Through Harold’s Lens:
Before our date.
You gave me a red rose
You kissed me tenderly.
You gently lifted my left hand
You looked into my eyes
You said “will you marry me?”
You slipped a diamond on my finger
Your eyes glistened
Tears rolled down my cheeks
I leaned and kissed you gently.
I whispered “yes!”
Brunch in a Belgium Cafe
You savoring a delicious beer
I savoring you.
I dreamed of our life together
Our life values
Our education values
Our religious values
How we love to be with each other.
“In sickness and in health
Until death do us part”
Blackness enveloped our private cabin deep in the Argentina woods.
Soft pine branches brushed the roof. Candles flickered their specs of light off a crushed leather sofa. Pine logs crackled in the fireplace.
The soft, soothing sounds of Love Me Tender. The King!
I sat on the warm animal skin rug in front of the glow. A bottle of red. Uncorked. Two crystal wine glasses. Where were you?
Slowly, from the darkened doorway, your long tanned legs first appeared. Barefoot. Slinking, you walked towards me. Arms surrounding a tan, deeply furred wrap across your bare upper body. Yellow necklace tucked into cleavage.
Slowly you sat down besides me.
Fade to black.
Receive the full sensual experience of this Post on Through Harold’s Lens. Play the music as you are enjoying the images and words.
Only in this wild, funky, music saturated town, where the jest and the joke are commonplace, are you musically and mischiefly entertained by a pair of 33s dangling off a pretty woman’s neck.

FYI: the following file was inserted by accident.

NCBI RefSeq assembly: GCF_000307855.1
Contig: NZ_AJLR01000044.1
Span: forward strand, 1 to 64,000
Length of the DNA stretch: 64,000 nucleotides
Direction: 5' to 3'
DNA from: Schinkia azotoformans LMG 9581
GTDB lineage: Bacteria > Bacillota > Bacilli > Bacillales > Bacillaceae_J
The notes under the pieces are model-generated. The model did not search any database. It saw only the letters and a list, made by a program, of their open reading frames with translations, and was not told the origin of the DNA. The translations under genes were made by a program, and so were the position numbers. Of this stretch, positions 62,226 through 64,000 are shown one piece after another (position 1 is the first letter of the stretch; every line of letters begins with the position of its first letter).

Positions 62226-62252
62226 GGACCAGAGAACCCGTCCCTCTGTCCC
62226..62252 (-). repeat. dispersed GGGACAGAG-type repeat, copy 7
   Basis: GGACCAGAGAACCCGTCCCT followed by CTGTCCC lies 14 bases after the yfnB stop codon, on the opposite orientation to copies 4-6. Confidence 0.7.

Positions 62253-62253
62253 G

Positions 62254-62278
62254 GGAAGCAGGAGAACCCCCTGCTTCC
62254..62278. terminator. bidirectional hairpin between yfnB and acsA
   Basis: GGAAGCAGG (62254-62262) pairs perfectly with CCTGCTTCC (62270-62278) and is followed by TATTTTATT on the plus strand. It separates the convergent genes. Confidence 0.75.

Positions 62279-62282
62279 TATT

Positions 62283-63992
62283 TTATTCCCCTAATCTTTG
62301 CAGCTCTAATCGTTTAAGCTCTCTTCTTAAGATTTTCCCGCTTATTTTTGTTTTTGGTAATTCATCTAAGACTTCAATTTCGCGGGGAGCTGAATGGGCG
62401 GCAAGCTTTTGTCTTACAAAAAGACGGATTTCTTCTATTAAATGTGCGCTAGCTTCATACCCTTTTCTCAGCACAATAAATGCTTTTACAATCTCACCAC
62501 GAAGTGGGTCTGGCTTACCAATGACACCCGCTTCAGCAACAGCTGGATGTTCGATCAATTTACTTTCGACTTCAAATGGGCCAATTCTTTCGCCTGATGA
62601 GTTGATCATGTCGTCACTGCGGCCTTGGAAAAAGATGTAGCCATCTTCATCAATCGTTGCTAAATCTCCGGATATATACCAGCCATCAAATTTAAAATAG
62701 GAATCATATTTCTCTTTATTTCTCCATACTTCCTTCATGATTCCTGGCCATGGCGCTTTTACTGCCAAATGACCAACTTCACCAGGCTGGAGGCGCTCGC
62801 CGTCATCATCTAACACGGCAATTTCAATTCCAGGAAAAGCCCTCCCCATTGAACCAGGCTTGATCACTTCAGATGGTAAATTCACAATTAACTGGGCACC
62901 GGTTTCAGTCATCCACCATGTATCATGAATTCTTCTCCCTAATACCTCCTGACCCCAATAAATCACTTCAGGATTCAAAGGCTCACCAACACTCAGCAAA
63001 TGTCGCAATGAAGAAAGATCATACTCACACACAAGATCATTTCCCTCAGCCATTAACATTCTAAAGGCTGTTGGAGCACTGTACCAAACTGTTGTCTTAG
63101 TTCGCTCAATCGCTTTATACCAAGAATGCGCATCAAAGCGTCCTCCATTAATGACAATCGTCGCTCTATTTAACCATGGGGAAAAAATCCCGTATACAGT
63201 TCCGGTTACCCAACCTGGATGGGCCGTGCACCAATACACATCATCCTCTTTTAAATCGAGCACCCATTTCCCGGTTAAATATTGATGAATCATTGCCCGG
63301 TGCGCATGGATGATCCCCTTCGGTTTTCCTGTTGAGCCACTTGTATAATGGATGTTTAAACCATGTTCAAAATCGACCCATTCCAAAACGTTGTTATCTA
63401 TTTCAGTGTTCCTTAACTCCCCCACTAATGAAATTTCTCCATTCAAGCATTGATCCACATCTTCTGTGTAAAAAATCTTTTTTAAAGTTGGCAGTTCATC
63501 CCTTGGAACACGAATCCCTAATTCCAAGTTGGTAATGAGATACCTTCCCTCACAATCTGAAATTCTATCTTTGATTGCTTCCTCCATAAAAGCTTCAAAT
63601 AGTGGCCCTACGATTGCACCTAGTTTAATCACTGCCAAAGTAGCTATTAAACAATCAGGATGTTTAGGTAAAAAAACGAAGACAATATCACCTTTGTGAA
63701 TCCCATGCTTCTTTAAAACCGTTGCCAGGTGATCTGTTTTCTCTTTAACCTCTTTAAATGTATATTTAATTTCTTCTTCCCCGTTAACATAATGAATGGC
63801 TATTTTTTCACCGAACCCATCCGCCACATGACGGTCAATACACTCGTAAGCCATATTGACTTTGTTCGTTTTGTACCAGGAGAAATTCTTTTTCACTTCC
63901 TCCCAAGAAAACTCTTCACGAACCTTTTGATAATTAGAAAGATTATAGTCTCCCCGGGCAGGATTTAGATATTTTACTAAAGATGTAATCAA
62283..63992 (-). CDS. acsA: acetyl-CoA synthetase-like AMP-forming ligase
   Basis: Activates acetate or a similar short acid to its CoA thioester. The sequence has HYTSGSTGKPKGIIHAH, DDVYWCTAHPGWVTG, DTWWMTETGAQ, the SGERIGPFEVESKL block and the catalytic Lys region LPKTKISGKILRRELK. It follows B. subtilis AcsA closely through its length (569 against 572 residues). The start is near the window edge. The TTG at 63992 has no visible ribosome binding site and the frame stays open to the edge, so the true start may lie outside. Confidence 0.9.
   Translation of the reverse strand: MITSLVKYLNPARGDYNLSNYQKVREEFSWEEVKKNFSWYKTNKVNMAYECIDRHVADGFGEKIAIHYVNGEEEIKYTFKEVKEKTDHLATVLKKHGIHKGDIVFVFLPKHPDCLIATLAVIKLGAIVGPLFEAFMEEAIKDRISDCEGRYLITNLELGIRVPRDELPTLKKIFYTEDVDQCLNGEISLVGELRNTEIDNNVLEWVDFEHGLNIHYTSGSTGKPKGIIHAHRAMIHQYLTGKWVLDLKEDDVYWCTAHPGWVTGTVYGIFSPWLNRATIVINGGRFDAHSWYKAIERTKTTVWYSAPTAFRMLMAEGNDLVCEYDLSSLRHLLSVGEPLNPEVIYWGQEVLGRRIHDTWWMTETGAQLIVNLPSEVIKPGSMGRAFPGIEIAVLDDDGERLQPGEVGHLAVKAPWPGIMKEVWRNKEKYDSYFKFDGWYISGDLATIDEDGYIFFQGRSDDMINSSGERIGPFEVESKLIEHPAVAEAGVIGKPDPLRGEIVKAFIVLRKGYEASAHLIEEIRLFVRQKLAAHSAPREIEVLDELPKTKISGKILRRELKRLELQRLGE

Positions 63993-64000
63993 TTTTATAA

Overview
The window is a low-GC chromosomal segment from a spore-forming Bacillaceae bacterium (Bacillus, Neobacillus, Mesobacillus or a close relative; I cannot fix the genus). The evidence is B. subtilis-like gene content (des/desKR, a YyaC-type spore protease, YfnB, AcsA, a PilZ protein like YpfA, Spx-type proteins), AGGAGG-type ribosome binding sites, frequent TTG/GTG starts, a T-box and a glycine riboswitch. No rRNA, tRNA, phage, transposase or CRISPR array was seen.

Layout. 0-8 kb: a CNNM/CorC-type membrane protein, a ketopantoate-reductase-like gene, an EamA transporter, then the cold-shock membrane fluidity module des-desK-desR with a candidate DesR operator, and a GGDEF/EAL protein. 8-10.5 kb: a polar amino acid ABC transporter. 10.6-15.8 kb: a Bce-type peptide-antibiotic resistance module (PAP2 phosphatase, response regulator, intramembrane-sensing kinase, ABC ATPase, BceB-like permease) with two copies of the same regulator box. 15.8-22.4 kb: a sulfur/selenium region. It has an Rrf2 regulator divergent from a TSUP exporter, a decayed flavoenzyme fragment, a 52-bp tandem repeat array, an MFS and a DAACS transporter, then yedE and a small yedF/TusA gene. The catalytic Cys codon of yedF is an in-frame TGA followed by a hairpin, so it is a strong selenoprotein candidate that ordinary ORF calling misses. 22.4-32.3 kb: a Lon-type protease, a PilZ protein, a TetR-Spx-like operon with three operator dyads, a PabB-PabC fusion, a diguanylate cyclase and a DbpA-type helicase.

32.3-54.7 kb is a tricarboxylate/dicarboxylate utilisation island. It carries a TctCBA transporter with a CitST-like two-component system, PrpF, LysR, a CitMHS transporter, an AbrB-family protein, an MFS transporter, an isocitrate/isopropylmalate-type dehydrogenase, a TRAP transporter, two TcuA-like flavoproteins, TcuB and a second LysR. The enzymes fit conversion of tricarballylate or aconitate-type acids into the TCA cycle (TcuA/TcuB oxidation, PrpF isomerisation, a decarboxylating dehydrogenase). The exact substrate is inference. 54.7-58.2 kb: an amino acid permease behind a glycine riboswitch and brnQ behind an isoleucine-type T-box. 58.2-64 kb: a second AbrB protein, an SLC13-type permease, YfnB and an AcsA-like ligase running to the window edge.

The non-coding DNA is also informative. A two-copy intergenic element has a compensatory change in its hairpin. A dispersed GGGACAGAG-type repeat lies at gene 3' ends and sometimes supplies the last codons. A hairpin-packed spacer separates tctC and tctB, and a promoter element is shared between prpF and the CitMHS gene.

What a sassy town!
550 Pounds Of Hungry Meat Eating Beast.
4’ feet high.
8’ feet long.
Kills by strangulation.
Eats 15’ pounds of raw meat a day.
Stalks your livestock and family outside the open door of your hut every night.
You protect yourself from the Lion with what nature provides. Cutting branches from acacia trees, with their 3” long thorns that do not bend, the Maasai weave a 6’ tall thorn fence around their villages on the Serengeti.
Out on the Serengeti, I found the draping of the Maasai beaded jewelry to be works of art.
Dressed in red sheets, (shuka), wrapped around their bodies with loads of beaded jewelry placed around their necks and arms, their appearance was one of regality. The beaded jewelry is worn by both men and women and may vary in color depending on the occasion.
The Serengeti’s late afternoon sun cast long black shadows through the sharp thorn fence surrounding her village.
Menacing black spikes grew in front of her on the vast bare earth.
The Maasai woman stood absolutely iron statue still for hours outside the front door of her one room circular home built with mud, grass, wood and cow dung. Her eyes were focused to the East.
She was waiting for her warrior husband to return from the veld.
I find it absolutely amazing that these Maasai women can create all of this beautiful jewelry out in the middle of the Serengeti, living in mud huts, surrounded by a very large thorn bush fence to protect them from the wild lions. And, these very small villages have absolutely no utilities.
To answer a question I have been asked a few times.
Yes, both Maasai men and women have holes in both their ears. It forms a major focus for jewelry as the elongated ear lobes are hung with beaded and metal ornaments.
Maasai start this when they are very young.
A slit is made in their ears and wooden plugs are inserted to stretch the slit lobe. As the slit opens more into a hole the plugs increase in size.